Problemista Review | Country Boy, City Boy

by Andrew Parker

Problemista is a very funny comedy told from a unique perspective and a fresh voice. It’s also a harrowing portrait of struggle; an anxious film made to reflect an impatient, unequal world. The fact that the debut feature from writer, director and star Julio Torres is able to exist on both of those planes at once makes Problemista an even more impressive juggling act. Blending future forward surrealism with carefully reasoned social relevancy and cultural critiques, Problemista is purposefully and deeply humane chaos set amid urban sprawl.

Alejandro (Torres) is an aspiring toy designer from El Salvador trying to establish himself and land a job in New York City. His toys are unique, to say the least, and getting his foot in the door has proven almost impossible. When he loses his day job at a place that keeps rich people cryogenically frozen until science can figure out how to thaw them out and revive them, Alejandro is sent into a bit of a panic. As soon as he’s let go, he’s left with only a few weeks to find a new job and sponsor for his work visa or he’ll be asked to leave the country. He finds an unlikely job opportunity assisting a fine art critic and all around eccentric named Elizabeth (Tilda Swinton), the wife of the avant garde painter (RZA, seen in flashbacks) Alejandro was tasked with caring for at the cryogenics facility. Elizabeth is a demanding, short sighted, wildly selfish handful to put up with, and almost anyone who knows her well enough would probably tell Alejandro to run far, far away. But between all of her meltdowns, rants, and insults, it’s clear that Alejandro and Elizabeth see something in each other that no one else does, even if they’re stuck in two completely different worlds and social classes.

Problemista is very much an NYC story, which might make its appeal limited in some respects, but within this look at eternal hustle culture is a lot of heart, nuance, and thoughtfulness. Torres (best known for his work on Saturday Night Live and Los Espookys) isn’t afraid of getting surreal or whimsical with his work, but never to the detriment of what – for many people struggling in similar situations – is quite a realistic story. The loving relationship Alejandro has with his artist mother (Catalina Saavedra) is told in the style of a fable, with wonderful, witty narration from Isabella Rossellini doing a nice job of tying the story together across borders and generations of these characters. Dream-like asides that involve a visual interpretation of the sketchy hellscape that is Craigslist (played by Larry Owens) and squabbles between Alejandro and Elizabeth as epic battles between a wimpy knight and a mythical hydra are playful and inventive without ever speaking down to the overall experience the protagonist is going through.

Without these flights of fancy, Problemista might be too real to be enjoyable or humorous. The whole concept of a naive newbie working for a tyrannical, demanding boss has been done before, but Torres (in his capacities as a writer, director, and performer) and Swinton find unique ways to take the edge off by giving both characters necessary moments of clarity and connection. It can all fall apart at any time because Elizabeth is an almost terminally broken person who thinks everyone and everything is out to give her grief, but Alejandro is always willing to try meeting her on common ground, even if it takes a massive shouting match to get there. Swinton delivers yet another exceptional performance to tack onto her growing list of accolades, and her uncanny ability to switch between acting psychotic and being deeply, empathetically wounded is unparalleled here. And much to his credit, Torres keeps up with her perfectly.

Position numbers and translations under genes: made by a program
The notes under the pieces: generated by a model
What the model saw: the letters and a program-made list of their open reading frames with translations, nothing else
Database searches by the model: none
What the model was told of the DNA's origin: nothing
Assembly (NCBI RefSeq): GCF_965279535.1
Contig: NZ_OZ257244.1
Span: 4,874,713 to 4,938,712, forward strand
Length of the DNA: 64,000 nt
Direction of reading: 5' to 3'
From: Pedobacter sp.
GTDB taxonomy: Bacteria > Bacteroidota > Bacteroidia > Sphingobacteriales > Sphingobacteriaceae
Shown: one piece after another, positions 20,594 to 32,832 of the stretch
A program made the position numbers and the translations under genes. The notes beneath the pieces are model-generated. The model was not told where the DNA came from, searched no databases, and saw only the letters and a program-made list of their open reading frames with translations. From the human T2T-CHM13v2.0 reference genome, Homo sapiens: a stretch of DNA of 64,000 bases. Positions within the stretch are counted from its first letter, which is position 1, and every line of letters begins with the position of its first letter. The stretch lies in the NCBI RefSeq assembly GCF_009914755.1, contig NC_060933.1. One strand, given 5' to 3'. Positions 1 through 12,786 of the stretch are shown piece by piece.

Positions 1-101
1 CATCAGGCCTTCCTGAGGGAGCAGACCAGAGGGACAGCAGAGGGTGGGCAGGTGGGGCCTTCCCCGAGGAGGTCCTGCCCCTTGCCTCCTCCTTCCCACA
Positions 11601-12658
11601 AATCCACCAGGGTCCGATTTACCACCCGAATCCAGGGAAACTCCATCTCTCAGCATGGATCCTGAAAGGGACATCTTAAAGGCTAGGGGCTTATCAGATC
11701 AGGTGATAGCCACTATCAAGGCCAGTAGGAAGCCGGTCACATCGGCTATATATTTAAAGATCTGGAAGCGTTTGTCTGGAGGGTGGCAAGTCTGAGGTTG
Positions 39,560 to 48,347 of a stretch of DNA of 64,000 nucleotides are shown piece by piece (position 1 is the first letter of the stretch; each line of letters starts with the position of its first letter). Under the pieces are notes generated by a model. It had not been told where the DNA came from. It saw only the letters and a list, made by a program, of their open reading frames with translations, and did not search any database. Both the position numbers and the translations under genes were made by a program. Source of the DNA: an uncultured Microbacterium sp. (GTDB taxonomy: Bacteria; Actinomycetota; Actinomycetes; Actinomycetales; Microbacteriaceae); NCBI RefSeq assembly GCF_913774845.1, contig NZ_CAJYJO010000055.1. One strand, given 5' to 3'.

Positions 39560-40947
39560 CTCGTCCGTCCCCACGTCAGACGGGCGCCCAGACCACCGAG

But the relationship between the two primary characters is only scratching the surface of Problemista. The much more enlightening and thoughtful moments come from observing Alejandro trying to navigate governmental bureaucracies, corporate power structures, and employment laws that all seem stacked against him. Although Torres portrays this sense of impending doom with the old school visual motif of a metaphorical hourglass running out of sand, the tension of Problemista could be straight out of a harrowing drama or a Safdie brothers thriller. Through his performance and astutely observational screenplay, Torres perfectly captures what it’s like to be caught in situations that feel impossible to navigate, even with the cleverest of minds and hardest of hustles. Elizabeth can’t fully comprehend what her younger assistant is going through because she’s protected by white privilege and reputation that has been built up over time, but her own hustle and the threads that bridge the gap between their shared experiences are obvious, and the warmth between them certainly isn’t shallow. Problemista excepts and loves its characters on their own terms, even when they make damaging or questionable decisions.

If Problemista was a thriller or drama, it would still be a tremendous film, but the fact that Torres is willing to go the extra mile to make these struggles seem darkly comedic makes it something even rarer. It also makes it more relatable to an audience of new immigrants, struggling artists, and anyone who feels isolated, alone, and unrepresented in a big city who can understand precisely what Alejandro – and even Elizabeth, to a certain extent – are going through. It’s a straight shot right to the heart and fallacy of hustle culture and how it ties into the myth of making it in the big city. 

Problemista is now playing in Toronto (including at TIFF Lightbox), Montreal, Edmonton, Halifax, Ottawa, Vancouver, Victoria, Winnipeg, and Whitby. It opens in Calgary on Friday, March 29.

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